Today’s Law Enforcement Challenges

by Kay C. Goss

Civil unrest in cities across the country challenges public servants to think analytically about how to restore public confidence and protect citizens from bad actors and events that threaten their safety and security. This article summarizes a four-hour roundtable that DomPrep and the Baltimore Police Department convened to share insights on tactics and approaches for success.

Kay C. Goss headshotOn 3 February 2017, the organizers brought together a rich mix of professionals from a variety of disciplines: law enforcement at all levels, emergency management (including former Federal Emergency Management Agency presidential appointee), public safety, homeland security, Maryland Governor’s Office, U.S. Department of Homeland Security, military, fire service, emergency medical services, crisis management, and academia. The collaboration of these practitioners is magical in times of testing, disturbances, disasters, and attacks, as well as during a roundtable such as this one. Discussing resource management and sharing lessons learned and best practices are key. Unfortunately, the public did not get a chance to hear the comments and passion that these public servants all possess and exhibit when addressing how to serve the public better and find new ways to outreach within communities.

Rebuilding a Community After Civil Unrest

The death of Trayvon Martin on 26 February 2012 was the beginning of large-scale protests of police nationwide. Five years later, that incident along with the April 2015 death of Freddie Gray and subsequent civil unrest in Baltimore, Maryland, continue to spur law enforcement agencies and community officials to seek ways to bridge public relations gaps. Like other cities affected by protests and civil unrest, the city of Baltimore will never be the same and is striving to effectively address concerns and adapt to a “new normal.” City law enforcement officers are careful to ensure that their responses are thoughtful and sensitive and that they engage young people in many ways, including sports and mentoring. However, the delicate balance between public safety and outreach is challenging.

Following the investigation into the Gray case, the Baltimore Police Department received a U.S. Department of Justice decree with a list of requirements, which they now incorporate as standards for their processes, trainings, and technology. Chief Melissa Hyatt, who moderated the roundtable discussion, manages the necessary training for required items in the decree and the underlying concern of how the police department can best relate to the public.

In November 2016, another challenge arose at the Army-Navy Game, when a large protest forced the Baltimore police department to split resources – half dealing with the protest and the other half working the game. That event demonstrated the need to recognize indicators of unrest as they develop in order to mitigate the potential consequences.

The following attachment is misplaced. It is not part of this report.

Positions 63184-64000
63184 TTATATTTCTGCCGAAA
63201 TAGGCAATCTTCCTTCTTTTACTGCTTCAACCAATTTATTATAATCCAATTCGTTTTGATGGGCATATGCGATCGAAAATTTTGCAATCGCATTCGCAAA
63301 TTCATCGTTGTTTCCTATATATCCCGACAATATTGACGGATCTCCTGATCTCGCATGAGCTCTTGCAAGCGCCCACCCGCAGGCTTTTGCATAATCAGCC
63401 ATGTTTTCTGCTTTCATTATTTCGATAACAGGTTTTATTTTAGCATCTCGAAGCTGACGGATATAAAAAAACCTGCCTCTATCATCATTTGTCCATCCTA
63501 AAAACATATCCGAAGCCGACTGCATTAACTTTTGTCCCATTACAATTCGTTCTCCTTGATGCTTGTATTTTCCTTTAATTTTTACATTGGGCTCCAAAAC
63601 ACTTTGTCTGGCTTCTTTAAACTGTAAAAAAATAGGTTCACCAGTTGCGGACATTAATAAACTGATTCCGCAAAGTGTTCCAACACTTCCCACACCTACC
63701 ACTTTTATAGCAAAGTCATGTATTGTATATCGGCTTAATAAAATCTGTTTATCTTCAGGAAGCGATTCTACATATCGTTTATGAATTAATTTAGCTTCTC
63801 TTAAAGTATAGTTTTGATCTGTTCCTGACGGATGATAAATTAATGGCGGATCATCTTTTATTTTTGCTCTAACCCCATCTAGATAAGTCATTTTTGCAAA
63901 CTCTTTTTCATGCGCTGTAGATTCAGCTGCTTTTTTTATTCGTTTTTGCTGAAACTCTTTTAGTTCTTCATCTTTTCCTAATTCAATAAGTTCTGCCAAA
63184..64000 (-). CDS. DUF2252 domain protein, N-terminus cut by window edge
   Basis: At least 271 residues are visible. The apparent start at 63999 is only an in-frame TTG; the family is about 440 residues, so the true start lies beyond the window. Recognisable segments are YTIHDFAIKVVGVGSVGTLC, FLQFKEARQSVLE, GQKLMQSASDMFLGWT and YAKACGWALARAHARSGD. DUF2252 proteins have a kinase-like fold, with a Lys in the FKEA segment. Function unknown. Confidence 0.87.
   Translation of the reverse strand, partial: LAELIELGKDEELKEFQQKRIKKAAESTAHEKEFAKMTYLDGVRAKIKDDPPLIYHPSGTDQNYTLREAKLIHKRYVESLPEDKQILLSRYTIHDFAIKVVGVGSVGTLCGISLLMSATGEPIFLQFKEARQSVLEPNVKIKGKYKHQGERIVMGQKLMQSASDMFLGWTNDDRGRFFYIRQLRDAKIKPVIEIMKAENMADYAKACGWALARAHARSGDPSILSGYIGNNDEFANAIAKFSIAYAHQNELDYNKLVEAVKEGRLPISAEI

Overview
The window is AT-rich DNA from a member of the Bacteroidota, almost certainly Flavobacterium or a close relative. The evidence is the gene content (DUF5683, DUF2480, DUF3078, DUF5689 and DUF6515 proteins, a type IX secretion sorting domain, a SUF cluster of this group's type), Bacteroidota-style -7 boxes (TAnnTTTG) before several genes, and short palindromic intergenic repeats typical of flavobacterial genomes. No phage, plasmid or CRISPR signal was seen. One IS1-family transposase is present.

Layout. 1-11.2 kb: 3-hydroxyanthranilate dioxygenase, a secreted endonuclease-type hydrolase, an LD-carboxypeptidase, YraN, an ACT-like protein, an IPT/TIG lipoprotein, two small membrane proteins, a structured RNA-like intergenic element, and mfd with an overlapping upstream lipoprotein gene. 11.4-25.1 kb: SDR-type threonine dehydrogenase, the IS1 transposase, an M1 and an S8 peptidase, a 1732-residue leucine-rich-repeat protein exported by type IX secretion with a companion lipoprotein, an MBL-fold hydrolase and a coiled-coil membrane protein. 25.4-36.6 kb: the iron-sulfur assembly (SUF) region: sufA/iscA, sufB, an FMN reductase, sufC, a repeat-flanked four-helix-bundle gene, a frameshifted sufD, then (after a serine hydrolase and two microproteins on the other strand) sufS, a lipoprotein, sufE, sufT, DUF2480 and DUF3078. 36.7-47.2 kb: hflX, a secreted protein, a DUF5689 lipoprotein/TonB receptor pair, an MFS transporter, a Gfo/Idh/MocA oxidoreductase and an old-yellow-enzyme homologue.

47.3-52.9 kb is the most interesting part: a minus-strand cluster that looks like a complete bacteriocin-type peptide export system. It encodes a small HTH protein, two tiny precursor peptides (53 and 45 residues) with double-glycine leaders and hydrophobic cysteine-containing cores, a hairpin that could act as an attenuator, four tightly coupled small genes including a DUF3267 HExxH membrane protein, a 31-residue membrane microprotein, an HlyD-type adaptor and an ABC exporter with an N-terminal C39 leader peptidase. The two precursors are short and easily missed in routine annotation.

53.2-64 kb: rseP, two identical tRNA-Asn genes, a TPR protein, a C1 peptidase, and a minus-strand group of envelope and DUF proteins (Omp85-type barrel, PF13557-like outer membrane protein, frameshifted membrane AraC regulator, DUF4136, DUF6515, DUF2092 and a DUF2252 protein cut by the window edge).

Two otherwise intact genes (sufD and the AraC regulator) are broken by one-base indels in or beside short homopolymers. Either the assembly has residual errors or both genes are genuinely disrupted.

The Baltimore Police Department organizes regular sports events for community youth members, movie nights, and school visits. One officer shared how he gives youths plastic police badges to build relationships and awareness within the community. Such efforts ensure that residents engage police officers in roles other than arrests and provide opportunities to begin important conversations. This type of event, especially in problematic communities, helps to build better relationships with residents so that, if something does happen, it will be easier in the backend. In addition, following incidents, the police department sends officers to explain to residents the actions that were taken. Officers regularly visiting schools help to identify problematic students and to build positive relationships with youths.

After the trial of one of the Baltimore police officers in May 2016, the department received word of a large protest (a student walkout) through social media. Instead of dispatching a group of officers, one person (community collaboration officer) was sent to talk to the school via assembly, which was very responsive. One person versus a show of force was better for that group. In response to the fire hose that was cut and resulted in the destruction of a CVS pharmacy during the 2015 unrest, the Baltimore Fire Department recommended that the sentencing be community service rather than jail. Local officials found a person who was apologetic, a leader, and someone they could access to begin to build community trust. A number of officials opposed this recommendation, but one leader held fast to the view that community trust works both ways and was willing to stake his reputation on it. It became a significant breakthrough on all counts.

Today’s Law Enforcement Challenges

Challenges & Solutions